Sunday, November 11, 2012

Killing the fatted leek

Yesterday was a half-day at work, despite being a Saturday, and as a result I had to postpone the ongoing honey-do/pre-winter list work until the afternoon. The first problem was to deal with the rodent infestation in the basement. I had been working to keep them at bay, but after a busy week in which I didn't make time to get down to the basement, I was totally gutted to find a bunch of damaged tubers. This was very upsetting to me, because we don't grow all this lovely food to feed the bloody rats!

We've never had even so much as a mouse down there before, but now we seem to have invited the whole clan of barn rats down into the basement. Not fun. They'd damaged or half-eaten a lot of the spuds, and crapped or urinated on some of the rest. Our potato crop was at risk of being completely lost, unless we did something, and pronto.

I transferred the as-yet untouched spuds, about four-fifths of the total, to a hopefully rat-proof wooden bin, and added poison baits and a large kill-trap to the plastic baits that were already down there. I'll check daily until I know for sure that they're gone.

Then I wanted to use up the best of the potatoes that had already been nibbled, as well as cook up some of the other winter vegetables that are still available from the garden patch, primarily carrots and leeks at this point, although there should be some Brussels sprouts soon, perhaps in time for Thanksgiving. I washed and cleaned the nibbled spuds very carefully, of course. I had to throw out around ten pounds of completely written-off spuds. Aimee, for her part, assisted not at all by looking up Hanta virus on Wikipedia and reading the information aloud, between giggles at my expense! Very helpful.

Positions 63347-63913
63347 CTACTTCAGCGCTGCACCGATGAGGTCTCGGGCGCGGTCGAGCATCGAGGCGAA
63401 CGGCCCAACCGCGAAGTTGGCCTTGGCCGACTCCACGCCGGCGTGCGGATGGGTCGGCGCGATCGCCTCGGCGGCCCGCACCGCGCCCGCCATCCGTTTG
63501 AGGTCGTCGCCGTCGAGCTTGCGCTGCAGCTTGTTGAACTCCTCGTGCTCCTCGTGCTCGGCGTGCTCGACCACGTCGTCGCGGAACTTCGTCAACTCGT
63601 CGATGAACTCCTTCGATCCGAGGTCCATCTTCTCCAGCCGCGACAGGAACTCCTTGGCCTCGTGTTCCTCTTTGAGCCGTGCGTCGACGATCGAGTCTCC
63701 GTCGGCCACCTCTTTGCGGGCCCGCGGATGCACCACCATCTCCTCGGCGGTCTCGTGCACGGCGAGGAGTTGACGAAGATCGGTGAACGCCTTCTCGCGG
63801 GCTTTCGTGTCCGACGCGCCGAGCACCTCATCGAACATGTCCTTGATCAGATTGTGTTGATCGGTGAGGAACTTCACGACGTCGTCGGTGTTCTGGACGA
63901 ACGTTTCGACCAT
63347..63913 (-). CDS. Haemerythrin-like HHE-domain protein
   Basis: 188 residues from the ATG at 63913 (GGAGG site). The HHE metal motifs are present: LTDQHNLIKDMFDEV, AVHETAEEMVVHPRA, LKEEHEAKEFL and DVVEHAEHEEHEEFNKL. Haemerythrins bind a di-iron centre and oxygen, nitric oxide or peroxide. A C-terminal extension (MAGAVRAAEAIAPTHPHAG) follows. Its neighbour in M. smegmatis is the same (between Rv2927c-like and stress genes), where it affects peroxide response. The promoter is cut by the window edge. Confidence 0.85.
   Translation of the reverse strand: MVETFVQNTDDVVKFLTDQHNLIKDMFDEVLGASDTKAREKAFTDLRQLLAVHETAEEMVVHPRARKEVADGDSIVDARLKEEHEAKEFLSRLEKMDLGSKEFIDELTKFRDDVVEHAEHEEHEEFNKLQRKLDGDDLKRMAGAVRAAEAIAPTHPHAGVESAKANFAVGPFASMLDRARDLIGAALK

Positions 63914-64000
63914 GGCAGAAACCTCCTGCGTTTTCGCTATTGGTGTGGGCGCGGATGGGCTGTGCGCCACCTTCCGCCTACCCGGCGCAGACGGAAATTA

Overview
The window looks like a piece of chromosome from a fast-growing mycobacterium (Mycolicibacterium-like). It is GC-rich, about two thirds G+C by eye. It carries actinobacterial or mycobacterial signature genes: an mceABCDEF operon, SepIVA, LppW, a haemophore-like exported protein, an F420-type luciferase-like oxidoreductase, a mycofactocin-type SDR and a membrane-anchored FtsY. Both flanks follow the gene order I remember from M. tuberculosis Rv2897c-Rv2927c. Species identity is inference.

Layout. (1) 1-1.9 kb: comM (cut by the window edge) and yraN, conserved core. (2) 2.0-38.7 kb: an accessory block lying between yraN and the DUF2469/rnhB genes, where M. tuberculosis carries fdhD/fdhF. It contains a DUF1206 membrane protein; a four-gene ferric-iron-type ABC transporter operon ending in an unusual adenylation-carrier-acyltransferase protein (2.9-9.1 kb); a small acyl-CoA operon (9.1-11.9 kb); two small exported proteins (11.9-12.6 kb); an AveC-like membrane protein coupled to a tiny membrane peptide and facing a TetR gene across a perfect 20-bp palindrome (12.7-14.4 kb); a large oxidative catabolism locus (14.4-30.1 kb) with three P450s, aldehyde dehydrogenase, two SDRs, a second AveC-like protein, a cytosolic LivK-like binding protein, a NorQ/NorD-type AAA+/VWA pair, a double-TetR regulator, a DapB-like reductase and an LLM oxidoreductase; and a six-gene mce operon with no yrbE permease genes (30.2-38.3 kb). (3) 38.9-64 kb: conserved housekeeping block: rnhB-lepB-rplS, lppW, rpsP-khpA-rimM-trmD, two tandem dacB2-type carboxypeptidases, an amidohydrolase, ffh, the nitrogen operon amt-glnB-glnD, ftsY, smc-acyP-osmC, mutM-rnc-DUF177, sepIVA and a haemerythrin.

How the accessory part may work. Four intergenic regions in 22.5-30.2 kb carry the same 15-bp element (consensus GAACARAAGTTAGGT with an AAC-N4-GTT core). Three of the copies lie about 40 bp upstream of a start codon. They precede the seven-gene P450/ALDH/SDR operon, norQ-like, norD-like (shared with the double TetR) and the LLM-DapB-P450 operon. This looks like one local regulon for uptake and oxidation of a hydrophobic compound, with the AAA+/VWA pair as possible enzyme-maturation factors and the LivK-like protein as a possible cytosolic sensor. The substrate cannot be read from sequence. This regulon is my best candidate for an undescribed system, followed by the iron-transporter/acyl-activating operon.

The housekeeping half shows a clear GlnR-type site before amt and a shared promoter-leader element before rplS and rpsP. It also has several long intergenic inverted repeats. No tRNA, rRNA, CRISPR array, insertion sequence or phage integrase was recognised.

(None of this stopped her eating the potatoes, once they were par-boiled and home-fried for today's breakfast.)

Despite this unasked for aid, while I was making par-boiled potatoes for the week, as well as some sautéed carrots, I still made leek-and-barley soup for Aimee, her favorite. This is the massive leek I used, just one of the ones we grew and not even the biggest.

Today, after a good breakfast of home fries, sausage and egg, it was back to the list. There was a place in the half-finished gable wall where the rain was getting in, the sheeps' water to sort with water heaters to protect against the frosty nights we are getting, the banking to do to prevent cold air getting into the kitchen, a crack in the hallway wall that has been leaking cold air into the conditioned part of the house from the cellar, the workshop to tidy and seep out, and a bunch of other smaller stuff.